Friday, July 24, 2020


With Covid restrictions in place, many of us have been finding pleasure in touring our own areas in stay-cations, or just getting out for walks and drives to new or favourite places. I'm one of those, and these day trips have led to lots of discoveries. Many of these involve historic spots, and I've found myself reading up on New Brunswick history a few times. I'll admit, and I'm sure I'm not alone, to a woefully limited knowledge of our past.

Fredericton musician Mike Bravener has been helping people learn our history as a musician at King's Landing, the historic village that recreates 19th century New Brunswick. To take on the role, Bravener researched the traditional folk songs unique to the area. He used the scarce few resources in print, and even learned a couple handed down through generations of local families.

These are the songs of English New Brunswick, and the bulk of them Miramichi folk songs, celebrating that area and its rich logging history. Best known is "The Lumberman's Alphabet" ("A's for the axes..."), perhaps the only one a few of us could sing along to. There are history lessons, such as "The Miramichi Fire," the gigantic 1825 conflagration that killed hundreds and destroyed a fifth of the province's forests, regarded as one of the three biggest forest fires ever in North America. Others give the flavour of the times, such as "The Scow On Cowden Shore," which calls out the towns where the workers have come from, and "Peter Emberley" who watches the big ships sail majestically.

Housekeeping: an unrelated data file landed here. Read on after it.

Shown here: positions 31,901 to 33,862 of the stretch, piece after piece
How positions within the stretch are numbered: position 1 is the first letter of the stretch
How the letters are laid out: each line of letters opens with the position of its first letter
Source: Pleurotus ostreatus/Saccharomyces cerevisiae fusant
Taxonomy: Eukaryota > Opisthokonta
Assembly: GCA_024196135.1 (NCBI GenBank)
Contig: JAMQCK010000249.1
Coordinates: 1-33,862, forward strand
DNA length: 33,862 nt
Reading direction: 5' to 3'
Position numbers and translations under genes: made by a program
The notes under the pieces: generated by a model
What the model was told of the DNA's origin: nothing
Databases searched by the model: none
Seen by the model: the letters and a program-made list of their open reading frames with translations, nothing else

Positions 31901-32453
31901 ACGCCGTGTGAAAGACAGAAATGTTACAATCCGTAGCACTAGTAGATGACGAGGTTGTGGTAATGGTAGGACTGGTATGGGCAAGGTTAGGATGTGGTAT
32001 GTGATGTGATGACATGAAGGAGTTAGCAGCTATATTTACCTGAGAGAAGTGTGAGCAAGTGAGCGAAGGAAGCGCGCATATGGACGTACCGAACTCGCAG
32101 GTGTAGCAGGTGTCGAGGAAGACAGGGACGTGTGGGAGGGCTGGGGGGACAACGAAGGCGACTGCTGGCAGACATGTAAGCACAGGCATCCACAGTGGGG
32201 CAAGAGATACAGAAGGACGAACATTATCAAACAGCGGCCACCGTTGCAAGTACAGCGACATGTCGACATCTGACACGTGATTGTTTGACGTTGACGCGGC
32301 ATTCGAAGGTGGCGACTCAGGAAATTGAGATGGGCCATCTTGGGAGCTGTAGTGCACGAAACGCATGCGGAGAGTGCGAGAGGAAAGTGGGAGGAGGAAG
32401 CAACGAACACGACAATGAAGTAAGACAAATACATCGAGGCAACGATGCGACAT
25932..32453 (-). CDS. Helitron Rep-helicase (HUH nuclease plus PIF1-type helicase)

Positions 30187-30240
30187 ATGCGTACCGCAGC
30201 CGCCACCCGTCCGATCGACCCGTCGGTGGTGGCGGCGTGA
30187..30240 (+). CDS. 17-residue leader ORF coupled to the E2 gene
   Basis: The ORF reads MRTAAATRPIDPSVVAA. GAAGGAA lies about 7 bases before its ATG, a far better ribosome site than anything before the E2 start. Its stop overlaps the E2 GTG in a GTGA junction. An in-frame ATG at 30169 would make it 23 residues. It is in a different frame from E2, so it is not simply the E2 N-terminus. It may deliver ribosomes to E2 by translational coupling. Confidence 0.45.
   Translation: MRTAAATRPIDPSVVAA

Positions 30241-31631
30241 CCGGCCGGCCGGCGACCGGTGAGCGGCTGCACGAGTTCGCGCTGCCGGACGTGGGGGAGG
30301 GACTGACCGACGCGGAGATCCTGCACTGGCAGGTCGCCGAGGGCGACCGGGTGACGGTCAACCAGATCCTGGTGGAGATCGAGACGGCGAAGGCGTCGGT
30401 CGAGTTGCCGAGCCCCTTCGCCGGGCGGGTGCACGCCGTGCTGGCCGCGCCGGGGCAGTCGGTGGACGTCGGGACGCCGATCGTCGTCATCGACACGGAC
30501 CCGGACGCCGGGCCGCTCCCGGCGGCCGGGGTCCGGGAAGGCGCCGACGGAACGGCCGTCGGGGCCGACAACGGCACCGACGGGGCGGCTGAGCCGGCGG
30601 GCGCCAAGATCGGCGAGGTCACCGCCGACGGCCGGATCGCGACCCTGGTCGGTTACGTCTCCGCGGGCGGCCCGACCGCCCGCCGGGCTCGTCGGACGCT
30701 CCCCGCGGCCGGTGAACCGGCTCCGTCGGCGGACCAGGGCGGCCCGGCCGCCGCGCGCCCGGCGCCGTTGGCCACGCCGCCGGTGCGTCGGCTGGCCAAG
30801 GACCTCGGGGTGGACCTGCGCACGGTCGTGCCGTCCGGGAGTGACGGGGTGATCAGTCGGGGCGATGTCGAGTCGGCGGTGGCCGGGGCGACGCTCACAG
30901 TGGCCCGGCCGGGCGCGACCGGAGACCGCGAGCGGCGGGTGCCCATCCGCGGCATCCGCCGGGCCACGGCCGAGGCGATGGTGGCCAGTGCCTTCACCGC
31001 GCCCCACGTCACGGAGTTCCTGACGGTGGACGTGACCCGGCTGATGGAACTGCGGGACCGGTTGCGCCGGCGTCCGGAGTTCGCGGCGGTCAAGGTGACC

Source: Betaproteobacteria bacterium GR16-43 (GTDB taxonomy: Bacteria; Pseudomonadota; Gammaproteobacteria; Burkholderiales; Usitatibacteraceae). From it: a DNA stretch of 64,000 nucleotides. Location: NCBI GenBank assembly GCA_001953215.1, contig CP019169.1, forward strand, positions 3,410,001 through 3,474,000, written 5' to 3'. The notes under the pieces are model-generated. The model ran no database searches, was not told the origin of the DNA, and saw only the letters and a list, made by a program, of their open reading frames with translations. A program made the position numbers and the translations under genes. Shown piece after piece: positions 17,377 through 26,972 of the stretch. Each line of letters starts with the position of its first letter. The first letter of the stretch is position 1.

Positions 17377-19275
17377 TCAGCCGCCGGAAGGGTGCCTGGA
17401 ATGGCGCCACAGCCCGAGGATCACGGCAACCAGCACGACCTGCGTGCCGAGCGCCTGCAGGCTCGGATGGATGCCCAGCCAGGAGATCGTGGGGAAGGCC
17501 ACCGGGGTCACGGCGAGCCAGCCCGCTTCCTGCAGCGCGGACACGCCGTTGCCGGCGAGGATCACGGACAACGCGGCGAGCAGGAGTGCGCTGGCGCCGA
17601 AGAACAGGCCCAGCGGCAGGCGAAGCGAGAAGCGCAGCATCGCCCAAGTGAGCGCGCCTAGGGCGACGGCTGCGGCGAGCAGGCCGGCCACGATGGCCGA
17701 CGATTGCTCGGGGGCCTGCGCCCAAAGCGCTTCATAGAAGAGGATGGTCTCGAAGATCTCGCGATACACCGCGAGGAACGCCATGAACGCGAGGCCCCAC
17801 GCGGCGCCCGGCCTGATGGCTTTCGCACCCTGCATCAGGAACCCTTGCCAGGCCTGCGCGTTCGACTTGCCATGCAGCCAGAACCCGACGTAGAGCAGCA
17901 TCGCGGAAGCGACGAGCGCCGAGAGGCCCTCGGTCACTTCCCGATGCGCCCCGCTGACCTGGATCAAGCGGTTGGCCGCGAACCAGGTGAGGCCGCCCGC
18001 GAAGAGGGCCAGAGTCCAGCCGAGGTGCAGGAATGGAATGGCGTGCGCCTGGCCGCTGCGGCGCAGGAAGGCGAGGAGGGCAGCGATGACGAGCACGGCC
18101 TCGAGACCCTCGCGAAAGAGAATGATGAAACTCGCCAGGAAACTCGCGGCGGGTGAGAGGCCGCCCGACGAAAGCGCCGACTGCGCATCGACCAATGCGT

Bravener sticks to the traditional arrangements and instruments for the songs, with mostly acoustic guitar, fiddle, accordion and lots of gang vocals. He sings out the lyrics clearly, in the story-telling way these would have first been heard in lumber camps and around campfires. We're lucky in New Brunswick where we can still see remnants of these days in historic sites such as the Fundy Trail or the Woodman's Museum, and a history lesson goes a long way in helping build cultural pride (and the tourism economy) of a region. Kudos to Bravener for his important work.

There's an album launch concert happening at King's Landing on Sunday, Aug. 2 at 5:30 PM.

No comments:

Post a Comment